— In the small town of West Union, Ohio, on the edge of Appalachia, Mike’s Family Restaurant serves up breakfast to a staple of loyal customers.
CBS News’ Adriana Diaz spent a couple of days last week in Ohio traveling to three different communities to three different restaurants talking to local folks about life.
The day started with manners and a morning prayer, but the conversation quickly turned to politics.
Kenny Moles, who is a retired business owner, said, “I’m thinking the Democrats don’t have a chance.” “Why is that?” Diaz asked.
Moles said, “They don’t have – well, they’re going in the wrong direction, for one thing. We’re capitalists and they’re socialists. And this is not a socialist country.”
Moles has been voting Republican since Richard Nixon was in office.
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Across the room, cousins Dennis and Terry Grooms were lifelong Democrats until 2016. “The more we followed him, the more we liked what we heard. He has delivered on his promises, referring to President Trump.”
They said the president has boosted morale for the American worker, which is a big selling point here in one of Ohio’s poorest counties, where both unemployment and opioid addiction are high.
Terry Grooms said, “First, they’d give me Vicodin, then they moved it to Percocet then they moved it to OxyContin. Next thing you know I was a drug addict.” Terry said he has been clean for over six years. But he said his life is better now under the Trump Administration.
“Before Trump, you know, I’m not ashamed of it. I had to get food stamps and stuff, And after, you know, I got a job,” Terry Grooms said.Diaz asked, “Do you credit the president for the fact that you were able to find work?” Terry Grooms said, “yeah, he kind of motivated me”
So, Diaz and her crew left West Union and headed toward the suburbs of Dayton, Ohio. The suburb that was chosen was Centerville, Ohio, fitting because it’s actual county is politically in the center.
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In 2008 and 2012, voters in Montgomery County leaned ever so slightly for Obama, but in 2016, President Trump won by 7 percent.
At Famous Restaurant, boy was it split down the middle. Small business owner Debbie Miller credits President Trump for a strong economy. “You’ve got to admit, the jobs have come back,” she said.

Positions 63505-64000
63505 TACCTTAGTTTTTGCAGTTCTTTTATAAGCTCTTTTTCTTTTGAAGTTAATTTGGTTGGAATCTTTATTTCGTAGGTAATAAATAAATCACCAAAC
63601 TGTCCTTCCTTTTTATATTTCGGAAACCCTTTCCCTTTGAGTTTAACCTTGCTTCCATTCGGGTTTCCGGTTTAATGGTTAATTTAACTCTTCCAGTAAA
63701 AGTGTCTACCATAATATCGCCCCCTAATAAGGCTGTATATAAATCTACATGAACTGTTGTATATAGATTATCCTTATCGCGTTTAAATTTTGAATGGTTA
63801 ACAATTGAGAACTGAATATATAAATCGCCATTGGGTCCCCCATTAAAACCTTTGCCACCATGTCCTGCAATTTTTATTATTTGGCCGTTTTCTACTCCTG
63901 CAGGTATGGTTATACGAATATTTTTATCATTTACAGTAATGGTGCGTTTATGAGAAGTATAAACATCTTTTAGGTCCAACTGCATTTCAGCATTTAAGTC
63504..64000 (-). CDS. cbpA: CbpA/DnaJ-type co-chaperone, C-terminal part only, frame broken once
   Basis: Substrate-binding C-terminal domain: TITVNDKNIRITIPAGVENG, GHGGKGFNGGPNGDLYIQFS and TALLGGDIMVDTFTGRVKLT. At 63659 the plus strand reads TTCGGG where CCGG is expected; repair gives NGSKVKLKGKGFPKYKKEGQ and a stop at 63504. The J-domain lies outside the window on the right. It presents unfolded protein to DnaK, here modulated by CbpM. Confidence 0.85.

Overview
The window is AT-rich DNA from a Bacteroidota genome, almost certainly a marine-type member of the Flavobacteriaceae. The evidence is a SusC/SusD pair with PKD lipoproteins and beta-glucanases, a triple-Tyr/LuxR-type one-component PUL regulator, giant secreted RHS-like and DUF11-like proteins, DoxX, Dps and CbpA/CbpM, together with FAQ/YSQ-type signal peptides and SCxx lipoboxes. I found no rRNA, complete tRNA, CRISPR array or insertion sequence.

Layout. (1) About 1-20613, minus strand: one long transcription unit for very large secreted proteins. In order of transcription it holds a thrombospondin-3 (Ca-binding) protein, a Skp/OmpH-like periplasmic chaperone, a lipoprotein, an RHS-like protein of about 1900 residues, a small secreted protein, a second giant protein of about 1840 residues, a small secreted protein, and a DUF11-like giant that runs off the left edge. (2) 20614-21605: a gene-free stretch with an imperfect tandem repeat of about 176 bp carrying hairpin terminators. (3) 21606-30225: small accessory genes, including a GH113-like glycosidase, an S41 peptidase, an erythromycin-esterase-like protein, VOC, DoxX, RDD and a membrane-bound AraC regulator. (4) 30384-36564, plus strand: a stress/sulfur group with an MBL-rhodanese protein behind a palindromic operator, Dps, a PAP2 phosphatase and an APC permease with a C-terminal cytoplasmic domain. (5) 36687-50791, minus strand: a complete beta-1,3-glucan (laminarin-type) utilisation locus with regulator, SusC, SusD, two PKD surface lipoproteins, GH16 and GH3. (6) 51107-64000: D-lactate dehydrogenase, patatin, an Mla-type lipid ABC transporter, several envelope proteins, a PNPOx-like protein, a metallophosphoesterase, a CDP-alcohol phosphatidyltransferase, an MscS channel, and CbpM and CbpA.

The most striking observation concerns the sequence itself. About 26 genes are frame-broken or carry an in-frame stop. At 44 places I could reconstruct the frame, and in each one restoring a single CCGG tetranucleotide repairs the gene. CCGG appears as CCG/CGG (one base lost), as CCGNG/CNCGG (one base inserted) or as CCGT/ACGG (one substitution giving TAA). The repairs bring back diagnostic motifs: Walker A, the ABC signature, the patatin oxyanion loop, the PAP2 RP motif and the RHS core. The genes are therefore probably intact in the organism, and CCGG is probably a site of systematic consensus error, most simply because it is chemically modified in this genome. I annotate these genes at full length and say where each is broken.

However, Miller’s niece Samantha Dains, who also voted for President Trump, no longer thinks he’s fit to be president. “It doesn’t even matter about the economy, I feel like he’s going to put us in a world war,” Dains said.
Entrepreneur Dave Paprocki agrees the economy shouldn’t be the only metric of success. He’s still undecided.
“There’s still other issues that need to be solved. And, the important thing is that we have someone who is reaching across the aisle and thinking about, like, how we are actually going to get there,” Paprocki said,
From Centerville, Diaz and her crew head to Columbus. Folks in this county have voted for the Democratic presidential nominee.
Columbus is the state’s capital and most populous city. It’s actually known as America’s test city because a lot of companies choose Columbus to test out their products because of the city’s demographic makeup.
CBS’ Diaz caught up with the happy hour crowd at Bakersfield Short North.
Medic Isaiah Taylor said, “Me, personally, I haven’t seen nothing.” He said he hasn’t felt the strong economy personally.
“And, all I’ve seen is just, you know, bills get higher, taxes get raised a little bit more and that’s more money out of my pocket,” Taylor said.
Renee Holton, who’s still paying off her bachelor’s and master’s degrees wants a candidate with a plant to tackle student debt.
“I have debt that I don’t, I mean, I make my payments, but it’s just the interest rates are so high on it,” Holton said.
There were several co-workers talking about health care bills before Diaz and her crew even approached them.
Jackie Lloyd said, “It was just very eye-opening for me to see what a minor medical event can cost you if you don’t have insurance, let alone, I mean, I spent several thousand dollars out of pocket with great health insurance. So, it was kind of a scary wake-up call.”